"Non ho il mio costume."

Translation:I do not have my costume.

July 19, 2013



tesorino, dov'รจ il mio costume?!

September 5, 2014


costume - 1. a style of dress, including accessories and hairdos, especially that peculiar to a nation, region, group, or historical period. 2. dress or garb characteristic of another period, place, person, etc., as worn on the stage or at balls.

custom - 1. a habitual practice; the usual way of acting in given circumstances. 2. habits or usages collectively; convention.

I confused these two words in my own native language (English). Apparently the Italian word does mean both. I had translated this as, "It's not my custom" however, I should have know, doing articles of clothing, it was meant in a sense of clothing. I posted the English definitions for anyone else that may have stumbled across this.

April 1, 2014


I translated costume as 'suit' because that's what it is in French and it was accepted as correct

July 20, 2014


I tried 'suit' but it was not accepted.

September 3, 2014


Worked for me.

September 12, 2014


I was expected that "suit" wouldn't have worked.

September 11, 2015



March 16, 2019


What does "costume" means in this sentence? can it be translated as a suit or something like that?

November 10, 2013


Why don't I have my costume? :(

October 12, 2014


Impossible to hear what she's saying, even at turtle speed

September 3, 2014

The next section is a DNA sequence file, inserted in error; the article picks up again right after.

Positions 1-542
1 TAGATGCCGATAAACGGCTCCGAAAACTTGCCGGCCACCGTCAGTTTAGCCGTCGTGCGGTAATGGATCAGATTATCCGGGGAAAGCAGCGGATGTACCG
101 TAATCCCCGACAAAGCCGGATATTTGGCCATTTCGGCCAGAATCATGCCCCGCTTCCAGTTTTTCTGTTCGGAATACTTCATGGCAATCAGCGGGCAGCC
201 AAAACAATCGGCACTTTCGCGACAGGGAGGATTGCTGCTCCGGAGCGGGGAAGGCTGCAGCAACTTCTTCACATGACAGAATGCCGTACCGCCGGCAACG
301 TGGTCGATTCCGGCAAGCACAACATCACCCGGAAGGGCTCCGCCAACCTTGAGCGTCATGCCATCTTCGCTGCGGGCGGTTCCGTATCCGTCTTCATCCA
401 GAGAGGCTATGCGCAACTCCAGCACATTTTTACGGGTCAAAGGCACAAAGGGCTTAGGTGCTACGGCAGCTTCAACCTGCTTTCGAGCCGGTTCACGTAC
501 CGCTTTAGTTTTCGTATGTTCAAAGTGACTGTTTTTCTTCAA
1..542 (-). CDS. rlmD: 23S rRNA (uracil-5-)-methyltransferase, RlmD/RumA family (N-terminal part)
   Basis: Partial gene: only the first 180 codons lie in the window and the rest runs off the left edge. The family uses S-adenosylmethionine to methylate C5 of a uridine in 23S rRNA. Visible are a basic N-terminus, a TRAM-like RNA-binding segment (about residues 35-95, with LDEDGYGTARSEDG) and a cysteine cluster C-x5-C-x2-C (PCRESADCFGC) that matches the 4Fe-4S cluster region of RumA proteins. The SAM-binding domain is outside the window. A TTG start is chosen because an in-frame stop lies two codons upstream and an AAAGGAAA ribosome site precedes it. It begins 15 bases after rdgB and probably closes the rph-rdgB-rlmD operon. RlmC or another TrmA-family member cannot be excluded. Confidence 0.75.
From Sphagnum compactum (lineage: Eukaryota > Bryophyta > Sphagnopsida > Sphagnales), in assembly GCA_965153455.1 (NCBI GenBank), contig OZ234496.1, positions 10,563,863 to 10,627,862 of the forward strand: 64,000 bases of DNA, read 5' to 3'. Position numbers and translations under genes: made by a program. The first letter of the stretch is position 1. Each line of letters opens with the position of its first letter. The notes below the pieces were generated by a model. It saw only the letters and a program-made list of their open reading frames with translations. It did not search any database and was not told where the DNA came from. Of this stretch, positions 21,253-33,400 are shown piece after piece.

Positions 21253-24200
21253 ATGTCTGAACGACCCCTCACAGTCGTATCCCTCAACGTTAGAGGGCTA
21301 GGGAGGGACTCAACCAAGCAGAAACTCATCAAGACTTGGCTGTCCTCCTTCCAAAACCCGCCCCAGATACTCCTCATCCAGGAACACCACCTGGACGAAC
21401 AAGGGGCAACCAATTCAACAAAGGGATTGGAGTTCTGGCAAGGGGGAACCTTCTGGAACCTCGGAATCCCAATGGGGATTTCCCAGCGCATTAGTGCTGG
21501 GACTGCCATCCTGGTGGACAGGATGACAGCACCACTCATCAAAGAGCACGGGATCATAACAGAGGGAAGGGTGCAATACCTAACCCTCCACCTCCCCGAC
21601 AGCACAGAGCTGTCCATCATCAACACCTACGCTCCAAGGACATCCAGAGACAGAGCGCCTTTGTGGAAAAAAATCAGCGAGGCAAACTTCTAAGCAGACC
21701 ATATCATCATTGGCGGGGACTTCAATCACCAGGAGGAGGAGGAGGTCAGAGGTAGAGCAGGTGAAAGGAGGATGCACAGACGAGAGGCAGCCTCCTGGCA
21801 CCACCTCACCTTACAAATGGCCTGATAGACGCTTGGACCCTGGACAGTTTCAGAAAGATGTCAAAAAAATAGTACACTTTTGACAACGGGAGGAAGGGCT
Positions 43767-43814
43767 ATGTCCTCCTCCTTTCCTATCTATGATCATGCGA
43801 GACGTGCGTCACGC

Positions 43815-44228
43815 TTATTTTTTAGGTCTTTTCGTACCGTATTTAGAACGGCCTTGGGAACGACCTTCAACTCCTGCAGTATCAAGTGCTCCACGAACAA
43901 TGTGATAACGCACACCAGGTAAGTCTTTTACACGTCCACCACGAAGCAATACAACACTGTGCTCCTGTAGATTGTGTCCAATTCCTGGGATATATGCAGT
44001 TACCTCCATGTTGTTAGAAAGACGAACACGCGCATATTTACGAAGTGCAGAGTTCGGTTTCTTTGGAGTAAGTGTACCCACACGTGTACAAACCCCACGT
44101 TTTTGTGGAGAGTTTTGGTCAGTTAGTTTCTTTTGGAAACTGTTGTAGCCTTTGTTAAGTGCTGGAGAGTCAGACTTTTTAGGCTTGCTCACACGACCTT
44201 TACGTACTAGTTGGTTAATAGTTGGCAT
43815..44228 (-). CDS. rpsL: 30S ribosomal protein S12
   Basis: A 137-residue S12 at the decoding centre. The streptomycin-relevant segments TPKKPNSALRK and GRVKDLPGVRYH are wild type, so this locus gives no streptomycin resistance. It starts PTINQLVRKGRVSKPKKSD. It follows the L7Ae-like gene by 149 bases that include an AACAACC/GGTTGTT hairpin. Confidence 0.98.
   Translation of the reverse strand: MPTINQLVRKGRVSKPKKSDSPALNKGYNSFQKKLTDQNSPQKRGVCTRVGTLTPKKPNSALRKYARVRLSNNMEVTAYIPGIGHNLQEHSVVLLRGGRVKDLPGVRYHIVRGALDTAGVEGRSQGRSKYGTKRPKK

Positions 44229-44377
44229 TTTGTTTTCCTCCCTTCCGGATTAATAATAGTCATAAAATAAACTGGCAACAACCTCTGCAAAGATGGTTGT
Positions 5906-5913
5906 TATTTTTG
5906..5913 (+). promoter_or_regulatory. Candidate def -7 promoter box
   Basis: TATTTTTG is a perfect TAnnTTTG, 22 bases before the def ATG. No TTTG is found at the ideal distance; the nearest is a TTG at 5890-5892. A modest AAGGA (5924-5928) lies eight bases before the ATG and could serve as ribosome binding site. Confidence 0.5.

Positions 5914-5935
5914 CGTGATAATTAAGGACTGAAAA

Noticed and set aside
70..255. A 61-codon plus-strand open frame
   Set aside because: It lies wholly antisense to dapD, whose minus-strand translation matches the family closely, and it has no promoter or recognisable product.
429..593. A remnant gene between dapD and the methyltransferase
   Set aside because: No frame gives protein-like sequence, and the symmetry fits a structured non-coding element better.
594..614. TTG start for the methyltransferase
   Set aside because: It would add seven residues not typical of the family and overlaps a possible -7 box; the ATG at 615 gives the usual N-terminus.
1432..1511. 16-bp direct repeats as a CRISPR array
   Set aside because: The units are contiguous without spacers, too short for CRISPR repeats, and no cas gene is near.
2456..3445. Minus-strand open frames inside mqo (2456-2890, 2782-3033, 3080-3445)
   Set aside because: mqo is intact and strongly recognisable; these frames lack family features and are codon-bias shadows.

I don' have my costume

July 28, 2015


Could it also be I don't have my clothes?

November 9, 2017


Costume or suit are same

March 19, 2019


can "costume" also be an "outfit"?

July 19, 2013


Not really. Costume in this sentence is a costume or a swimsuit. I can't think of an equivalent of "outfit" in Italian.. it's usually "outfit" as well or completo (but it's not exactly the same thing).

July 19, 2013


Grazie :)

July 20, 2013


We also have "outfit" in English used in Italian

January 7, 2015



July 7, 2014


So, this sentence implies the context could be a costume for a show or a event as for instance a teatrical performance, right?

June 8, 2014


My challenge contains the phrase, "il costume". Shouldn't it be "Le Costume"?

September 10, 2014


No, because it is not speaking in the plural. Il costume is "the costume" singular. Limone and Leone (lemon and lion) are similar in this sense in that they end with an "e", but are male, the article being Il. Il leone, il limone, etc.

September 18, 2014


Ahh, it's beginning to make make sense! Thanks for the clarification. ^^

September 19, 2014


No problem, I remember being a little confused at this, but I just went with the flow and found that there are actually quite a few singular masculine words that end in e.

September 19, 2014


Yes, I've been doing some auxiliary research to try to sharpen my understanding of masculine and feminine. While confusing, I think it's one of the most charming (and useful) qualities of Italian. It makes every sentence like a mini-codex, chock full of hints to help you along. Just a matter of understanding the rules. ^^

September 20, 2014


Yes, you'll definitely have to have some outside help. I use a website called conversationexchange.com, it's a great way for people to help each other learn a language, and most Italian speakers are happy to help, and you could help them with their English. That's how I learned the rules, whenever I have a question, I just ask my Italian friend. You might want to check it out.

September 20, 2014


why is it necessary here to use 'il mio' for the possessive when in other sentences using the verb 'ho' in the first person singular does not require any possessives? Is it just emphatic? Or is it because a costume is something that can be yours, mine, hers, his, etc.? In a previous sentence: "i have a snake in my boot" using the possessive 'il mio' was counted wrong. So why is it needed here?

July 15, 2018


Where's my supersuit?

February 23, 2019
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